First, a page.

With a few additional extractors, Ouji learns how to sow the many strange seeds of Ultros, dig up and replant them, nurture their expansion with compost, and even splice together different species to create higher-reaching platforms and connect large areas. Previously locked barriers can be breached with connective plant energy, and even once-menacing creatures can be swayed with the right snacks.
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It’s at this point that Ultros reveals its wider objectives. Suddenly, those glowing soil beds players have run past countless times are understood to be parts of an organic nexus, and the creatures once thought to be automatically hostile are seen as potentially helpful elements of the Sarcophagus’ ecosystem. None of this really occurs in scripted fashion outright, but is slowly communicated via the mysterious rhythms of the game, encouraging the player to pursue more interesting goals than simply slashing at whatever moves.
The Trowel Is Mightier Than The Sword
Admittedly, there are a few issues with Ultros’ peculiar movement and combat systems. Ouji can feel stiff and unpredictable in the air, with new abilities supporting trick jumps that are not immediately intuitive, and fighting often feels imprecise and jagged. Mixing up attacks are required to render the best meat from the game’s creatures, an idea which doesn’t always feel elegant in practice, and knocking into a damage source ricochets Ouji clumsily to the floor. The reduced emphasis on straight-up action tempers these qualities, though, with platforming and gardening systems the more crucial concerns.
The ability to warp around the map is eventually unlocked, but it functions much differently here than in any other metroidvania. In Ultros, players will need to carefully connect tendrils of power between budding flowers to enable warp access and trigger a few other systems, which ultimately transforms the Sarcophagus into a satisfyingly daunting world-sized puzzle.
Distances between blooms have to be measured and planned in advance, so it’s helpful that Ultros features an excellent map. Players can use it to track creature spawns, plant growth, connected areas, and other elements at a glance, and every plant structure cultivated in soil beds over successive loops is visible with fine detail, which becomes a critically important asset in the latter stretch of the game. Lengthy portions of our time during this review were spent scrutinizing the map and panning back and forth to plot out these designs.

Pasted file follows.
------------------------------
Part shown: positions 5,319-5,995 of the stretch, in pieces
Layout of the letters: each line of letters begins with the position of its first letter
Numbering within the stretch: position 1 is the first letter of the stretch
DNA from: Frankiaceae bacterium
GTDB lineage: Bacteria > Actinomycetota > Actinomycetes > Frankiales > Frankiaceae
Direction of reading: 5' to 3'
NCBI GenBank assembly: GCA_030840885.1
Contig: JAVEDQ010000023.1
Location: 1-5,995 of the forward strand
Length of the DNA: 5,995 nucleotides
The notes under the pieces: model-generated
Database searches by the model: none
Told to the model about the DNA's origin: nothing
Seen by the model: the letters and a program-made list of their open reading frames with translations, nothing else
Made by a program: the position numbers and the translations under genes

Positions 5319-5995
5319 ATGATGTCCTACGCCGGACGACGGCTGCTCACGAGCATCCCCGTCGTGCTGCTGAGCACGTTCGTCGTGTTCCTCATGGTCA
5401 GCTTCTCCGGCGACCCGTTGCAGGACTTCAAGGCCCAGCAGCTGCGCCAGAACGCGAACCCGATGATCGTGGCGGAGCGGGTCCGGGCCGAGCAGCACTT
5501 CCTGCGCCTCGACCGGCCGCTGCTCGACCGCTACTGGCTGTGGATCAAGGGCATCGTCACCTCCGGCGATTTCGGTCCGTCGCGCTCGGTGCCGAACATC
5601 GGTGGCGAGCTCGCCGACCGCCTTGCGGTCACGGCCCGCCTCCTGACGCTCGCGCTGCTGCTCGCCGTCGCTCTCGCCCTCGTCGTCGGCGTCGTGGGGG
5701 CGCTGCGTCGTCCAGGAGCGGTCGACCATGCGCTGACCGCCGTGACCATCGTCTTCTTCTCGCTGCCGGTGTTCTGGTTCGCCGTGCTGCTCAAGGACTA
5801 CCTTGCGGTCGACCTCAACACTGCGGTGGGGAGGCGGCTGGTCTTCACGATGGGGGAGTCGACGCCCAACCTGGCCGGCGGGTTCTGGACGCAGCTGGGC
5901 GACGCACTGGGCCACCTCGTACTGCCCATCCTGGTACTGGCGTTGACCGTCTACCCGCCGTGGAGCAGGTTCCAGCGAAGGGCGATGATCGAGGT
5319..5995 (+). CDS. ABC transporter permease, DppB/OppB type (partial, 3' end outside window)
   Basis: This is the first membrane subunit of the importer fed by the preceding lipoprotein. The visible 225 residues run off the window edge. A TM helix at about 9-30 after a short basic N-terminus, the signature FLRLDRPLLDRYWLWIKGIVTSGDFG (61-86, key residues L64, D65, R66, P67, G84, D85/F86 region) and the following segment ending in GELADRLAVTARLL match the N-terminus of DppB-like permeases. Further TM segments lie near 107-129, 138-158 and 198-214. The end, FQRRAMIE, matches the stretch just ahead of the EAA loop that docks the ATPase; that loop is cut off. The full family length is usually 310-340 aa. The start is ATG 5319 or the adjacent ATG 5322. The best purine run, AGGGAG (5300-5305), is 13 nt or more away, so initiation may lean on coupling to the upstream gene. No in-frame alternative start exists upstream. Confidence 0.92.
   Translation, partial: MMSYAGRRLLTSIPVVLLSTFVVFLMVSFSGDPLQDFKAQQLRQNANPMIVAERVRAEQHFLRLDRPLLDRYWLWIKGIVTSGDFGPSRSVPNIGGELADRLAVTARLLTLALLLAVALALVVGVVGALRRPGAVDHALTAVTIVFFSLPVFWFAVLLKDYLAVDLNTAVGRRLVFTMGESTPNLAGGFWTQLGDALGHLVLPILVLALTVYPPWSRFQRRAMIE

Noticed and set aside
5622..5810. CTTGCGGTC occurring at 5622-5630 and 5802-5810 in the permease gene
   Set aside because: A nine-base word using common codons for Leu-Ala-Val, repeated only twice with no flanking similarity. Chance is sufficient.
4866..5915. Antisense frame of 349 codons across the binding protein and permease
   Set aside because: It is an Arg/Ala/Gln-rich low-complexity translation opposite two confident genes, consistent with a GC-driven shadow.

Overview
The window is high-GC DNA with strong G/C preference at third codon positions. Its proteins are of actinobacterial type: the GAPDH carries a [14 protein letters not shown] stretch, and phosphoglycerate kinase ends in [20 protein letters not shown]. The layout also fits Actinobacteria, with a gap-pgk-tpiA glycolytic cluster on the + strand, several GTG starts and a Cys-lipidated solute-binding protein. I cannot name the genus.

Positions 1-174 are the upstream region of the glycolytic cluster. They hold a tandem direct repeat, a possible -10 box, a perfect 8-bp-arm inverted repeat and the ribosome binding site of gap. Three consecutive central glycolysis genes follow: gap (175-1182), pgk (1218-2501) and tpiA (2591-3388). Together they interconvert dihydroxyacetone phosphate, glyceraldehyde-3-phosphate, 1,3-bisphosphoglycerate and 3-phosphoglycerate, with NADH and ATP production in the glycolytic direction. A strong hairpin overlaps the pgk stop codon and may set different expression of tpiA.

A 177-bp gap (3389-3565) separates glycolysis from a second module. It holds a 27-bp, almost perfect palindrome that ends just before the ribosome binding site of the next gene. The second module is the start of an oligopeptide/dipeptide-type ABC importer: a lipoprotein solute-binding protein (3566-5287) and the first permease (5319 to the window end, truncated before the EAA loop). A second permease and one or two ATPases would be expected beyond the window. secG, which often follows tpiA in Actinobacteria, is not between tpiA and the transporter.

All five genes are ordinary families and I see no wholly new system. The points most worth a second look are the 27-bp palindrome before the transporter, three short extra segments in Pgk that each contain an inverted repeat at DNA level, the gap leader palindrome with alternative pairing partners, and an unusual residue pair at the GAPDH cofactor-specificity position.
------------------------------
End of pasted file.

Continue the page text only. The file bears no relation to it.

Final Thoughts & Review Score
Allowing players to follow the philosophical route from sword to soil manifests as one of Ultros’ most arresting and unusual manuevers. Its overpowering themes of growth, renewal, and repair are illustrated with subtle poetry and raw game mechanics in lieu of a verbose script, and the narrative inches more and more toward the spotlight as the characters are explored and the purpose of the ship is divined over time.
However, images and video of the game might appear misleading. The action, while serviceable, hits a mechanic ceiling early on, and those looking for a scrappy metroidvania may be disappointed with how the combat is generally downplayed or, when given center stage, essentially easy and underwhelming. Even the platforming can feel quite rubbery, imprecise, almost input-delayed at times, and it’s not uncommon for a plant to grow in an unpredictable direction or directly trap Ouji between a branch and a wall.
But worry not, as these situations can always be resolved by cutting a branch or digging up a seed and replanting it wholesale. Further and further in, Ultros’ world seems one of creative, chaotic malleability instead of precision, opening up to sequence-breaking and weird shortcuts through experimentation. It’s a game about amassing the tools and time to carve a connective path with nature, learning the layout of the land, and collaborating with it to continue on. Ultros takes the common ingredients of the modern metroidvania, then transplants them into an utterly original DMT-infused Metroid fever dream, in the very best way.
A digital PC code was provided to
for the purpose of this review.
Ultros is an action-adventure Metroidvania-style game from developer Hadoque. Set in a psychedelically-stylized world, Ultros follows the unnamed protagonist after they crash-land on a giant cosmic rock known as The Sarcophagus. Players will attempt to uncover the truth behind the demonic being that inhabits The Sarcophagus and explore themes of death and rebirth as they interact with their fellow inhabitants.